It's fully operational.
A hale and hearty Michigan took a stumbling Penn State squad behind the woodshed until they were sure there was no movement left, then added a couple more shots for good measure. Before the Nittany Lions' Sad Touchdown Drive, PSU managed only 111 yards on 36 plays, barely cresting a three-yard average—and needing that final drive against M's backups to avoid a rushing Rutger. The Wolverines bested PSU's total yardage on the ground alone, churning out 259 yards with the rushing attack.
They were a motivated group looking to avenge last year's defeat. James Franklin's decision to run up the score stuck with this team, and they didn't shy away from mentioning that motivation afterwards.
"We wanted to make sure to turn the intensity up so there was no coming back from that," said Karan Higdon, who accounted for 132 yards and a touchdown on 20 carries.
Michigan set the tone early, sacking Trace McSorley twice on the game's opening possession, then covering 76 yards on eight runs for the game's opening score, a read keeper that got Shea Patterson into the end zone untouched from a yard out.
[Hit THE JUMP for REVENGE.]
Josh Uche made life rough on Trace McSorley. [Upchurch]
From there, it was the revenge game Don Brown and Michigan fans have dreamed of when they were able to sleep at all this past year. The defensive front gave McSorley scant time to operate from the pocket, and even when he was able to stand in and fire, open receivers were hard to find. The defense finished with five sacks, two by emerging edge-rushing terror Josh Uche, and a pair of interceptions. Franklin spent much of the second half yo-yoing between McSorley and backup Tommy Stevens, who was healthier but also threw an inconceivably bad pick-six to Brandon Watson on his first attempt.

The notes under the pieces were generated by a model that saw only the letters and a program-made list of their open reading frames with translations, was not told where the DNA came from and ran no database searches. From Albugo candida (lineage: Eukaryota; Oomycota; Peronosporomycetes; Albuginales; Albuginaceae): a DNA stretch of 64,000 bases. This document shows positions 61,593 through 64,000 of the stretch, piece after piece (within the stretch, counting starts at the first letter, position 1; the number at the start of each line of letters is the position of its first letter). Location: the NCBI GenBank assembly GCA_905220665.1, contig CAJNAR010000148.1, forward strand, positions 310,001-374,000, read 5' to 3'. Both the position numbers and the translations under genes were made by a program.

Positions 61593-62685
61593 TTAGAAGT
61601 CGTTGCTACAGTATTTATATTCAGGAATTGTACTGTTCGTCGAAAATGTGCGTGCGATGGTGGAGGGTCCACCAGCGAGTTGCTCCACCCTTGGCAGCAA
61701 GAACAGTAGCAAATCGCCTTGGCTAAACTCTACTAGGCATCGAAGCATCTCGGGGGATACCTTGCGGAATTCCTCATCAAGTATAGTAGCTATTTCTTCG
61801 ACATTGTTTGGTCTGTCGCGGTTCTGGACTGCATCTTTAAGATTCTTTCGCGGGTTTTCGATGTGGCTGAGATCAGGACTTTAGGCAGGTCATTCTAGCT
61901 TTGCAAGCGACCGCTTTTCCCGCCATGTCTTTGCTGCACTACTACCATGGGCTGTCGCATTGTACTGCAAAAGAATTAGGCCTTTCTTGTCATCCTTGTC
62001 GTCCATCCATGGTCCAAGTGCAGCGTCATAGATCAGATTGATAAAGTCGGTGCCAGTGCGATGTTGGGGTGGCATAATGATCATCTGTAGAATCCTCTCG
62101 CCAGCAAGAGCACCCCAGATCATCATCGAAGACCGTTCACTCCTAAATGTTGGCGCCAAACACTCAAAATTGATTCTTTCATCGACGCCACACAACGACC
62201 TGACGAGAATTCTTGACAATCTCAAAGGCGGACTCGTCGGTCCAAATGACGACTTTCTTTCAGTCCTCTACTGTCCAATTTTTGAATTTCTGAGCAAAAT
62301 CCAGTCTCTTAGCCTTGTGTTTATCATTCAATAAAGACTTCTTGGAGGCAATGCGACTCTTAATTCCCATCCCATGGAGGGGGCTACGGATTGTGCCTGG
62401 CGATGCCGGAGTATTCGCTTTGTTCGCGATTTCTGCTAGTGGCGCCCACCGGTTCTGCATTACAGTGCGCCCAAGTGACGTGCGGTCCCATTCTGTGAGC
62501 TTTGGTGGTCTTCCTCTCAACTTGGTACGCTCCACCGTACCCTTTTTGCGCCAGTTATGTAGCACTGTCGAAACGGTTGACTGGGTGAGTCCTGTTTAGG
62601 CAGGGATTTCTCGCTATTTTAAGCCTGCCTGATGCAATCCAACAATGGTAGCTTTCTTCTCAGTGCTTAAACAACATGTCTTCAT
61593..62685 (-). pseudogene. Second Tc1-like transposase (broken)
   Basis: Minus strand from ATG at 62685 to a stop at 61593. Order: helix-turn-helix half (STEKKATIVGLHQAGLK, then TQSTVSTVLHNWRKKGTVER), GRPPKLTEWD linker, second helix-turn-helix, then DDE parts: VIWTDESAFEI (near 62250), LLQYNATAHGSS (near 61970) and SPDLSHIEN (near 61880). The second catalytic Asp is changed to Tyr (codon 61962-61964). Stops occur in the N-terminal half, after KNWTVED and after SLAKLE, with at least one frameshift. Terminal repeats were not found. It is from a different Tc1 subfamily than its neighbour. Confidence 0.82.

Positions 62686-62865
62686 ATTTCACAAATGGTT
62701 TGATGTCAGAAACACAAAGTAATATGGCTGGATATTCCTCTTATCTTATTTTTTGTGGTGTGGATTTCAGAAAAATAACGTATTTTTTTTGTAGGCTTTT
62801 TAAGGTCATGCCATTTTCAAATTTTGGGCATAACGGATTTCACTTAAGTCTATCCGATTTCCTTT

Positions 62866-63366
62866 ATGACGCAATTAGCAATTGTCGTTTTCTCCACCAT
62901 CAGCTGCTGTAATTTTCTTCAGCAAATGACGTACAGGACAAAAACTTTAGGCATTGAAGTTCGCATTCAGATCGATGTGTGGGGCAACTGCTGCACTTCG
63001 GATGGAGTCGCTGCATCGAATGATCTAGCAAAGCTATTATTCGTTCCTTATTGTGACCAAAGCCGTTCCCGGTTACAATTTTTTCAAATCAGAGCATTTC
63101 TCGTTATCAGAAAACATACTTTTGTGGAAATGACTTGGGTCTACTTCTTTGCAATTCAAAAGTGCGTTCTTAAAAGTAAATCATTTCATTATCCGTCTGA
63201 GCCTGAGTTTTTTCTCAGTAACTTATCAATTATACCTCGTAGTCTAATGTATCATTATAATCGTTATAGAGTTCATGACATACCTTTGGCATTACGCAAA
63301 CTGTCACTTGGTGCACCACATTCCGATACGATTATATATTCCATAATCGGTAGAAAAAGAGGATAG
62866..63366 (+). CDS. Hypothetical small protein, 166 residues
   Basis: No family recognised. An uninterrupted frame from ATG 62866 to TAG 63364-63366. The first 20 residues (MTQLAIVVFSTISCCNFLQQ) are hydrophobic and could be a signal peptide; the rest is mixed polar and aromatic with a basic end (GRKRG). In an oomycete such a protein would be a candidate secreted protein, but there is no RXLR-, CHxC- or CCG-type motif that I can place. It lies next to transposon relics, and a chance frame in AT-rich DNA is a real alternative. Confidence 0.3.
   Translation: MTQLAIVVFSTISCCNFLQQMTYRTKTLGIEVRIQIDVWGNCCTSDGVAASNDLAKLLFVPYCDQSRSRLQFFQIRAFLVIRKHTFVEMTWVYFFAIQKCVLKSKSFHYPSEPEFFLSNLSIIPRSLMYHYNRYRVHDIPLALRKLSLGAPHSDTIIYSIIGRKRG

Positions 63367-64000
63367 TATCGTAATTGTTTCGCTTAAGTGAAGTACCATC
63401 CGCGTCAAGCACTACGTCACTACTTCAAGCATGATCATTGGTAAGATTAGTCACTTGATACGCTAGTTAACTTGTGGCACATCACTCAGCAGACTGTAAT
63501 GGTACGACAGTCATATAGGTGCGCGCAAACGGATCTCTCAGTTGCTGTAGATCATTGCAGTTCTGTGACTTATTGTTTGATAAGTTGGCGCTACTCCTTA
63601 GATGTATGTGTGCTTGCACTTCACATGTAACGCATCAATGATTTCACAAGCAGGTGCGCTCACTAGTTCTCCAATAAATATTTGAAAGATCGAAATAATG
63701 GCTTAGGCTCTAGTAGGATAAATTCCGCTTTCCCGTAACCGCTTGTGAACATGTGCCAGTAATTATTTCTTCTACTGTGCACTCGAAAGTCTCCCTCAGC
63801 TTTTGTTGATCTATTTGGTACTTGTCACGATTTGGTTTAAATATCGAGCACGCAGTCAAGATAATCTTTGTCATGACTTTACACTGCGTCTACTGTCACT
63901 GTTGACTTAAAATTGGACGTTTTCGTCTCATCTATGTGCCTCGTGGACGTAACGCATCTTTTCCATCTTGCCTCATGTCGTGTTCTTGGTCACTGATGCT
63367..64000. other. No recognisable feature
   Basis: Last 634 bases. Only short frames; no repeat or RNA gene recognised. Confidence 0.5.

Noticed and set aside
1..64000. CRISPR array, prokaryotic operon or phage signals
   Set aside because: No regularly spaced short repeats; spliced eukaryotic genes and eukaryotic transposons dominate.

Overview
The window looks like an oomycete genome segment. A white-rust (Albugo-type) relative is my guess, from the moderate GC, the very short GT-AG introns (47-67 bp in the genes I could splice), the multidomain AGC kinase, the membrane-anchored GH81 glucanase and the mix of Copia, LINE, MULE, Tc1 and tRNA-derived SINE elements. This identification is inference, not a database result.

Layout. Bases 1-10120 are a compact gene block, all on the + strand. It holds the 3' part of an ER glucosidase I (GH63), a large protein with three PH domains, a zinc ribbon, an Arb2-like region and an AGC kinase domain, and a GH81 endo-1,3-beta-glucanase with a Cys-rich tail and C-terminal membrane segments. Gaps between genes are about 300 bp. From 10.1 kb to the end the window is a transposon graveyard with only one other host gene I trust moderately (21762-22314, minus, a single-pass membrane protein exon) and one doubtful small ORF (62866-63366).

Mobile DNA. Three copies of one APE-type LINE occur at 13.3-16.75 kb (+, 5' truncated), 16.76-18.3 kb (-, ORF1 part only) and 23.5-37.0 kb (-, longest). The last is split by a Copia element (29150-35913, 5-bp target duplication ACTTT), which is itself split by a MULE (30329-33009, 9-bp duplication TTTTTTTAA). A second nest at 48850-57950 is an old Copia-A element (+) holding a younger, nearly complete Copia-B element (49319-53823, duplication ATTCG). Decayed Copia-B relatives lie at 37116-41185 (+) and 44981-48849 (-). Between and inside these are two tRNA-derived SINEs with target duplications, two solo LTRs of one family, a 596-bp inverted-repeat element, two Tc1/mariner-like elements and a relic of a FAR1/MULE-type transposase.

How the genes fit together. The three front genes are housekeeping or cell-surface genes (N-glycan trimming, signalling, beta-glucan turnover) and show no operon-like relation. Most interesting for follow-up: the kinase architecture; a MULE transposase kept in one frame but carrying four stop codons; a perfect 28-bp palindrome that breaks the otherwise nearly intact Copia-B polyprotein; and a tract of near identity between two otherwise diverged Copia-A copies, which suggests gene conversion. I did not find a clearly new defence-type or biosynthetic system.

The offense, meanwhile, looked as complete as it needed to be in a blowout. The threat of Patterson's legs in the run game kept Penn State honest; he made strong reads on his way to 47 yards on ten carries, and the backs—especially Higdon—found plenty of room on the interior. But Higdon, fresh off a national-best seventh straight 100-yard performance, saved the plaudits for his offensive line.
"That's the first guys you credit," said Higdon. "They were out there playing their balls off."
That's a hell of a statement given where that unit was in week one.
Patterson hit DPJ on the run to start blowing the game open. [Bryan Fuller]
While the aerial attack wasn't much needed, it looked not only improved, but like it'll have a higher ceiling as Tarik Black works his way back into the lineup—while his long second-half touchdown was called back on a hold, the penalty didn't impact his route, long speed, or hands. The game was well over by then, anyway, and Patterson had already connected on a deep bomb to Nico Collins and a frozen rope touchdown to Donovan Peoples-Jones while rolling to his right. Patterson posted an efficient 11-for-17, 144-yard passing line with two touchdowns and no picks. Michigan even mixed in some run-pass options, which got them their other passing score when one such play sprung Zach Gentry wide open up the seam.
Penn State had so little hope of keeping up with Michigan's offense that James Franklin chose to have the Wolverines re-kick after Jake Moody's kickoff sailed out of bounds; instead of getting the ball at the 35 with the penalty, KJ Hamler took the return to the 22. It was, apparently, worth a shot. In fairness, they certainly had better odds of breaking a big play on special teams than in the running game; former five-star Miles Sanders led PSU's non-QBs with 14 yards on seven carries.
Feelin' good, feelin' great, how are you? [Fuller]
"The top thing, the most impressive thing to me, is Don Brown," said Jim Harbaugh. "I'm reminded of the old jingle in the '70s, 'When you said Don Brown, you said it all.' He's the king. He's the king of defensive coordinators. It's so great."
The king stayed the king today. Now Michigan has a clear path to a titanic, Big Ten East-deciding matchup with Ohio State. They look as good as any squad to wear the winged helmet since at least 2006 and they're not afraid to let you know it. They're mocking opponent celebrations and giving pithy quotes about bloody revenge.
"We just played ball," Hidgon said about any plans to run up the score. "Whatever happened happened."
Michigan football happened.